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For those of our client’s involved in Fatal Accident Inquiries (FAIs) the one thing that comes up again, and again, is the time it takes for the case to get to Court.

To start with an example, we were involved in an FAI in early 2019 relating to a death from 2014. That is almost 5 years for the case to be heard before a Court. That is 5 years where a family may be without answers about how and why their loved one died, 5 years without real clarity on the circumstances around the death. 5 years for staff involved in a death, through the course of their employment, of worry and anguish as to whether they did all they could to prevent the death. 5 years for memories to fade, evidence to be less reliable and people involved to have moved on and be more difficult to trace.

The waiting time involved in the FAI system is simply unacceptable.

It was hoped that the 2016 Fatal Accident Inquiry Act would make a difference in this regard, and in some ways it has. The Act gives the Sheriff much greater power to direct the inquiry and case manage the case. However the key flaw in that is that more often than not it is the time it takes for the matter to investigated that is too lengthy. It is the time it takes to actually get to Court. Once the matter is in the Court system, the case managing powers of the Sheriff are welcome, but that does not help the fact that the death may have happened years before.

The time taken to investigate the deaths must be reduced. We accept that certain elements of an FAI can be complex, requiring much ingathering of evidence, medical reports and hundreds of witness statements, we need a proper period for disclosure and for other parties to carry out their own investigations. However, we do not consider that FAIs are more complicated than similar criminal and civil cases, all of which are subject to certain statutory time limits. That is why, are calling for the next Scottish Parliament to set a statutory timescale for both for the length of time after the death by which the case must be intimated to the Court and a further timescale from when it is initiated to when it is heard by a Sheriff.

To achieve this, in our view, there are various elements that must come together:

  • Firstly the Crown Office and Procurator Fiscal Service must be properly, and adequately, funded in order to ensure that cases are not sitting in Crown Office for years on end. More staff must be recruited to deal specifically with Fatal Accident Inquiries to enable cases to reach Court sooner.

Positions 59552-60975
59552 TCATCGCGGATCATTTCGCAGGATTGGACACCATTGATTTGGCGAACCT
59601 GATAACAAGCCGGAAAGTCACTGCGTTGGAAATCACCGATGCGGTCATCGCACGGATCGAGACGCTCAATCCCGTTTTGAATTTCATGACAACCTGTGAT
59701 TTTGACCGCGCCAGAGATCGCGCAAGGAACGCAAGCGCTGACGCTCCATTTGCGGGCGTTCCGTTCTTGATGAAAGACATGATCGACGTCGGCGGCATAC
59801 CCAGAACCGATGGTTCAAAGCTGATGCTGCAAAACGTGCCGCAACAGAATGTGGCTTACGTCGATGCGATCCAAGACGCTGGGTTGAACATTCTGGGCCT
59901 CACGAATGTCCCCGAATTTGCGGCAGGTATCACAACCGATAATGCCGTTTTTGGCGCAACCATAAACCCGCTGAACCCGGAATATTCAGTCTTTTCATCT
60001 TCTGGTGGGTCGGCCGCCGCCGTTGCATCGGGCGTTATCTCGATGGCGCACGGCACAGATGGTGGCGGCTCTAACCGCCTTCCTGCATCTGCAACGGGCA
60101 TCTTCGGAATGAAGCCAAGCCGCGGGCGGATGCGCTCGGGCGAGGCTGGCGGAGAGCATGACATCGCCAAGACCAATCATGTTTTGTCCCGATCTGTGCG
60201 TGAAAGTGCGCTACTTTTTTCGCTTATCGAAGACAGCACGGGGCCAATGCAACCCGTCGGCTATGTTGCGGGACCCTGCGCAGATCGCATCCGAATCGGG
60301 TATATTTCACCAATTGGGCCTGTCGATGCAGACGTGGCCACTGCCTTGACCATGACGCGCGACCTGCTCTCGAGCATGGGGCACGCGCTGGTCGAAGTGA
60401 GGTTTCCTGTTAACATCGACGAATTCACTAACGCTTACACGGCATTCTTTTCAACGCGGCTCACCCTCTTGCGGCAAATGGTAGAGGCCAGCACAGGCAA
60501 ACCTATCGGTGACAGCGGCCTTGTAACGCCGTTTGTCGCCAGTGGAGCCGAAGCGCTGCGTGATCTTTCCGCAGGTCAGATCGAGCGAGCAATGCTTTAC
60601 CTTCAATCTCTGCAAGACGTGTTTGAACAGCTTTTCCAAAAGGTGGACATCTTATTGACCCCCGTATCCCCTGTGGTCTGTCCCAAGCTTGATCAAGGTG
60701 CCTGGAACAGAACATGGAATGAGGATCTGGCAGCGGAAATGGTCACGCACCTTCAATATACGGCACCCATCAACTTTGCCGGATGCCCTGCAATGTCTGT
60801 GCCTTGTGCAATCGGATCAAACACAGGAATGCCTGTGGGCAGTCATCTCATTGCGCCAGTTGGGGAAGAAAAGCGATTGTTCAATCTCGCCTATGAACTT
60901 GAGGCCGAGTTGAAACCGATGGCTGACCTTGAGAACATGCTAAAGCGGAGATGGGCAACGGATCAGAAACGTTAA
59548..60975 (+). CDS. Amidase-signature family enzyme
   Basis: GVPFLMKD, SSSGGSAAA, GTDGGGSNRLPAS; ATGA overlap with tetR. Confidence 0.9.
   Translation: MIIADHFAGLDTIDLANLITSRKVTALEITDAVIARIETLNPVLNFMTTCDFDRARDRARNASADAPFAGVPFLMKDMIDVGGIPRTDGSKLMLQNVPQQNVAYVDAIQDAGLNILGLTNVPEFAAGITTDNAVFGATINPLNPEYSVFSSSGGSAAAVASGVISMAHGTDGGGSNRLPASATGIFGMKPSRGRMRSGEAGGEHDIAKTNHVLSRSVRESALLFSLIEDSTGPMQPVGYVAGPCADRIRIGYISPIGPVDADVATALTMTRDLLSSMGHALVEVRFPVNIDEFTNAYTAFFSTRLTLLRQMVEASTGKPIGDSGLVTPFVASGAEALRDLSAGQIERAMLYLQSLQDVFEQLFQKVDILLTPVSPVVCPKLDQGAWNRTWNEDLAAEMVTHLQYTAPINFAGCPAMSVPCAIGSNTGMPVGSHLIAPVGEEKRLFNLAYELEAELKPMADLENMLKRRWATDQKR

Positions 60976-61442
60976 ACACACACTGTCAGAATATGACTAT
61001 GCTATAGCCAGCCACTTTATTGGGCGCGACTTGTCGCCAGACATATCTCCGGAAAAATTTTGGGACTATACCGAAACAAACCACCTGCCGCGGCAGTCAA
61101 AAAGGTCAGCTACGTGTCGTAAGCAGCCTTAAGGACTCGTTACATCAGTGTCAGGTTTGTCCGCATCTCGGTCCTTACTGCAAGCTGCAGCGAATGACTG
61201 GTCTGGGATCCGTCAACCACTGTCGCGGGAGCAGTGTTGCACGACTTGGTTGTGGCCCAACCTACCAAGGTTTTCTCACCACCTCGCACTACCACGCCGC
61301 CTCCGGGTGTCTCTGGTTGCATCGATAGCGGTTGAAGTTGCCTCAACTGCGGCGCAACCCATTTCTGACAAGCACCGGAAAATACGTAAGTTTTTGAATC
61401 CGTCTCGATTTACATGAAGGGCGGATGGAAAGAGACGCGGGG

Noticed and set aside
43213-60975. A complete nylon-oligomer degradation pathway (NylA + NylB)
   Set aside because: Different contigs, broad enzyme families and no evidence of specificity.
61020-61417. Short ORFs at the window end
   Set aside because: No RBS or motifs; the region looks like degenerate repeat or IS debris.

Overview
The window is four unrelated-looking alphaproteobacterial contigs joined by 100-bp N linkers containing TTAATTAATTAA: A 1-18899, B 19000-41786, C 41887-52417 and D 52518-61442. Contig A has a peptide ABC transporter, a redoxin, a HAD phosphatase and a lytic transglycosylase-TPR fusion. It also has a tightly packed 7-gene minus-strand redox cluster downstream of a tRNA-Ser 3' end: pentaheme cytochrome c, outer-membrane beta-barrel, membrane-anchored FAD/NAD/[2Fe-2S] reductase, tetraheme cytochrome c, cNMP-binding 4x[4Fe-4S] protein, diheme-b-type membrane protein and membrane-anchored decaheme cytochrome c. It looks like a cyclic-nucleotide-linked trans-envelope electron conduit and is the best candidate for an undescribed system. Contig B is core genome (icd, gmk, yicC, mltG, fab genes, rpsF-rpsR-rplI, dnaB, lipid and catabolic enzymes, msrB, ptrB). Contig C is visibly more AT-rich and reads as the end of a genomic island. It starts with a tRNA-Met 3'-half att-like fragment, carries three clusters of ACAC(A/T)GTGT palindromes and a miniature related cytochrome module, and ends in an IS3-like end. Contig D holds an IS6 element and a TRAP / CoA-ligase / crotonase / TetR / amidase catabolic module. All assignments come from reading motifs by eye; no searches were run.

• Secondly, FAIs must have more Court time. In Glasgow Sheriff Court, (pre-covid) the FAI Court only sat one week a month. This is not sustainable when we have families living in anguish demanding answers and staff living with anxiety and stress over their jobs.
  • Thirdly, Legal Aid should be readily available to those not otherwise able to fund representation before a Fatal Accident Inquiry by other means. For a family to have gone through the heartbreak of losing a loved one and not be able to access legal representation to represent their interests at an FAI is heart breaking and should not happen. Too often the Legal Aid Board take the view that the families interests are taken care of by the Procurator Fiscal, who acts in the public interest, but this not always the case. Sometimes families are happy with the Fiscal leading the inquiry and do not wish to be represented. However, and this is inevitably in the more contentious cases, the views, concerns and voice of the family are not, cannot, and should not, be represented by an institution of the State. This is even more so the case, when the State may be at fault in relation to the death. Similarly for deaths in the workplace, employers can afford all the expensive legal representation money can buy to ensure that their interests are protected but, often families are left on their own. This must change.

Further, we would like to see a statutory enforcement mechanism to ensure that when recommendations are made by a Sheriff at an FAI they are implemented to achieve the desired outcome and avoid repetition of previous concerns. It would appear that the easiest way to do this would be for the party receiving the recommendation to be given a specified period to time to implement the change and a requirement to report back to the Court at a later date to confirm that the change has been made. There should also be an opportunity for the Court to hear from other parties involved in the FAI if there is concern that the recommendations have not been properly adhered to.

Scotland desperately needs an overhaul of our Fatal Accident Inquiry system. In our view these are small but significant changes towards creating a system that serves all parties involved in the FAI process and ensures that lessons are learned.

Blog by Jillian Merchant, Solicitor


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